Why did you start your business? Or as one of the key people in my team would put it, “For what purpose does your business exist?”
Some people have clear goals in mind when they start a business. These goals often combine elements of freedom, wealth creation, and being able to help your customers to make their lives or their businesses better in some way.
But a lot of people drift into running a business and in actual reality they’ve created a job for themselves. In this scenario your business becomes the complete opposite of freedom – it’s an entity that can’t function without you and it ties you down.
Terry Gormley, who I mentioned at the start of this post, and who helps my members with the mindset needed to acquire a business, has been coaching business owners and entrepreneurs for many years. He has a unique way of asking incredibly direct questions that make you question what you’re doing with your life and your business.
With business owners he tends to start with the following question…
For what purpose does your business exist?
It’s an excellent question. You may not have thought about this in any depth when you started your business, but typically you will have been thinking along these lines:
“I want to be free to work the hours I want and take time off when I want”
“I’m sick of working for someone else – I can do a better job of this myself”
“I don’t want to be stuck earning a salary for the rest of my life – I want to put some money behind me”
And yet often, even if you’ve seen a degree of success, you almost certainly won’t have created the lifestyle you had in mind when you started out.
One of the reasons for that is that you don’t know what you don’t know. Nobody knows the realities of running a business until they actually do it. And if you don’t put a plan in place to enable your business to run without you, then it becomes difficult to extract yourself from the day to day.
Are you the captain of your ship, or are you fire fighting?
Terry likens it to the captain of a ship who has set his course, and then gets called down to the engine room to fix a problem. He knows his ship inside out and sees himself as the best person for this job. Yet while he’s away from the bridge, the ship drifts off course. He fixes the engine room issue, but returns to find that it will take several days to make up the time lost as a result of him leaving his post.
And this is how many of us run the businesses we’ve created ourselves. We should be at the helm, making sure the business stays on course, not fire fighting and getting involved with things that someone else in the team could handle.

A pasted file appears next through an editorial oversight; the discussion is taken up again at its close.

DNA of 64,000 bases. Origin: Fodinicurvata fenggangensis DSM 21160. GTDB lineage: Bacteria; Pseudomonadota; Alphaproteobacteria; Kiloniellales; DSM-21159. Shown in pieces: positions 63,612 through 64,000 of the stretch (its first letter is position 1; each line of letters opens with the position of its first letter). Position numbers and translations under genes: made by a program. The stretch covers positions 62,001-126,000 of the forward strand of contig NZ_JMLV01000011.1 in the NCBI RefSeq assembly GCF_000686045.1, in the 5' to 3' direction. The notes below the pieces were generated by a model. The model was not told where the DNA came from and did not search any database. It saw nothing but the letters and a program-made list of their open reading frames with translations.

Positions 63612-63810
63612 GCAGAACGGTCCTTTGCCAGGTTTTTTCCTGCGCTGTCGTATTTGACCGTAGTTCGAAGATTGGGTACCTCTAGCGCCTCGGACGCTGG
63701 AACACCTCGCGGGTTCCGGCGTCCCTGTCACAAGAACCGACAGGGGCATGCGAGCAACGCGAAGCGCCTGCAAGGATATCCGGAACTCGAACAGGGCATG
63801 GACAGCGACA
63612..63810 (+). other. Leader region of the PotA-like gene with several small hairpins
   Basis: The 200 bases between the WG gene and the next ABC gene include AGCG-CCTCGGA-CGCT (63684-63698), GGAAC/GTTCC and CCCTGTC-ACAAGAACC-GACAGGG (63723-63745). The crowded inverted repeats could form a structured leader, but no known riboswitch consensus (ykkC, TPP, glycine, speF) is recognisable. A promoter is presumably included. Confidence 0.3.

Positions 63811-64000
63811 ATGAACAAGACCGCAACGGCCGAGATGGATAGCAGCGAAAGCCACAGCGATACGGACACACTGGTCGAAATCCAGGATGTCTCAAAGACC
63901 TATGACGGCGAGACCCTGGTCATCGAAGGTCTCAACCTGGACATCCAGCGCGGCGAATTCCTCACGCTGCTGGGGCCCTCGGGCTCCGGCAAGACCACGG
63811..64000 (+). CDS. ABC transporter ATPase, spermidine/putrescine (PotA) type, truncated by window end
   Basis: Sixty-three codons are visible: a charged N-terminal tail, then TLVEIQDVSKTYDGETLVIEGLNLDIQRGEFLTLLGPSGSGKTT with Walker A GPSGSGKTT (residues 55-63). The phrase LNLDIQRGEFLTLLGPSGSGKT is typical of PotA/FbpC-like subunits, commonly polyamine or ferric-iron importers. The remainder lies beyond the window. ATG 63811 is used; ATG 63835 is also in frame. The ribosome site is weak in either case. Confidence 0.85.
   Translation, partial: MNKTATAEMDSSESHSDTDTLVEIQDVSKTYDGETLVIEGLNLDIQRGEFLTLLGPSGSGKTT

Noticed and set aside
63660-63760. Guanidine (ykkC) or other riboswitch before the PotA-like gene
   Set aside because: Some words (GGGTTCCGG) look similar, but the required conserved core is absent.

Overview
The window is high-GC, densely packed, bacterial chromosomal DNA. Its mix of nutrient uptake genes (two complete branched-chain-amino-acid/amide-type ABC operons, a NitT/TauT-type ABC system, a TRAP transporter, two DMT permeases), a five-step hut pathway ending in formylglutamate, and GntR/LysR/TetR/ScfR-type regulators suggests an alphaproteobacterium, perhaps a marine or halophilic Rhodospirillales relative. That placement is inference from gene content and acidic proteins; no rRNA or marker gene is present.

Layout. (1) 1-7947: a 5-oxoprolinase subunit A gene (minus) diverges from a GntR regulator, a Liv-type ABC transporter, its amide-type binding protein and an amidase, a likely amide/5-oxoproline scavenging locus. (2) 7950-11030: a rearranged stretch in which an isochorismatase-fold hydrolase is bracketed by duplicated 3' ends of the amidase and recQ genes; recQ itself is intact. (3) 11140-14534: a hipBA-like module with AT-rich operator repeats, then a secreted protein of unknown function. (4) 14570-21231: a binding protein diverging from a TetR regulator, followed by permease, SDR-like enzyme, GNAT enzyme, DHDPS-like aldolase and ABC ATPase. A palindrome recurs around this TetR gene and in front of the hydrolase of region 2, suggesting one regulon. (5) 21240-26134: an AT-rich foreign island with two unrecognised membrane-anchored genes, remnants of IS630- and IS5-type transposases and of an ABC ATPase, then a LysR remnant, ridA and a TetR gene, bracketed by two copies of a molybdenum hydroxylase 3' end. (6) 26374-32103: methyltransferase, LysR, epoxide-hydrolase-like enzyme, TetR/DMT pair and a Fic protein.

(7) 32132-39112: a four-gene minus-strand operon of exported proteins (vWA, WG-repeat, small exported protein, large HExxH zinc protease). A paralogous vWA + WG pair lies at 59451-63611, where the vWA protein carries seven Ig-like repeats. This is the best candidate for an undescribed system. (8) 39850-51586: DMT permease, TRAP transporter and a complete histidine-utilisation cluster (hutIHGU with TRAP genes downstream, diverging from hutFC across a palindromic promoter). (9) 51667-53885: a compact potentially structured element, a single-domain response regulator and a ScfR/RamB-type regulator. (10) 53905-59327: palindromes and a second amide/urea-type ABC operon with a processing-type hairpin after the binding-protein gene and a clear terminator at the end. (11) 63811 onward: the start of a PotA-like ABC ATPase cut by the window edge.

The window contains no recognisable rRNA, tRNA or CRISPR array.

Clearly your goal should be to get away from being so heavily involved in your business, but this can take time and a real shift in attitude to achieve.
Buying a business requires a different way of thinking
On the other hand buying a business is a completely different kettle of fish. Having already built one business from scratch, you know not to make the mistake of acquiring a job. So from day one, you’ll be looking to buy a business that can literally make you money while you sleep.
You won’t be completely uninvolved, but you certainly won’t be there day to day, taking calls from customers and fire-fighting low level issues. Your reason for buying a business is to acquire an asset and NOT to buy another job for yourself.
So you’ll be looking for businesses that already have a tier of managers in place that will run the business for you.
The business you’ve bought will be an asset
Imagine if you started looking for a business to buy today. You could have acquired one within six to twelve months. And then when you ask yourself the question, “For what purpose does this business I’ve bought exist?” you’ll have a very clear answer.
Your new business is there to create wealth for you and your family, so that you can live the lifestyle you’ve dreamed of. Whatever your goal, whether it’s a more spacious home, fabulous holidays, a relaxed retirement or a more secure future, you’ll be well on the way.
And of course, you can choose whether you want to hang onto that business, whether you want to develop an exit strategy – creating a nice windfall when you sell – and whether you want to continue to buy additional businesses.
What if you’re not ready to buy another business?
If you don’t think that buying another business is the right step for you right now, then I’d urge you to look closely at why you started your current business. Are you enjoying the lifestyle you thought you would when you first set out in business? And if not, what has to happen for you to achieve that lifestyle?
Regularly giving yourself time to think about these things is a key part of developing an investment mindset.
If you’d like to learn more about buying businesses, you can book onto a one-day workshop here.
If you have questions you can email my management team directly – firstname.lastname@example.org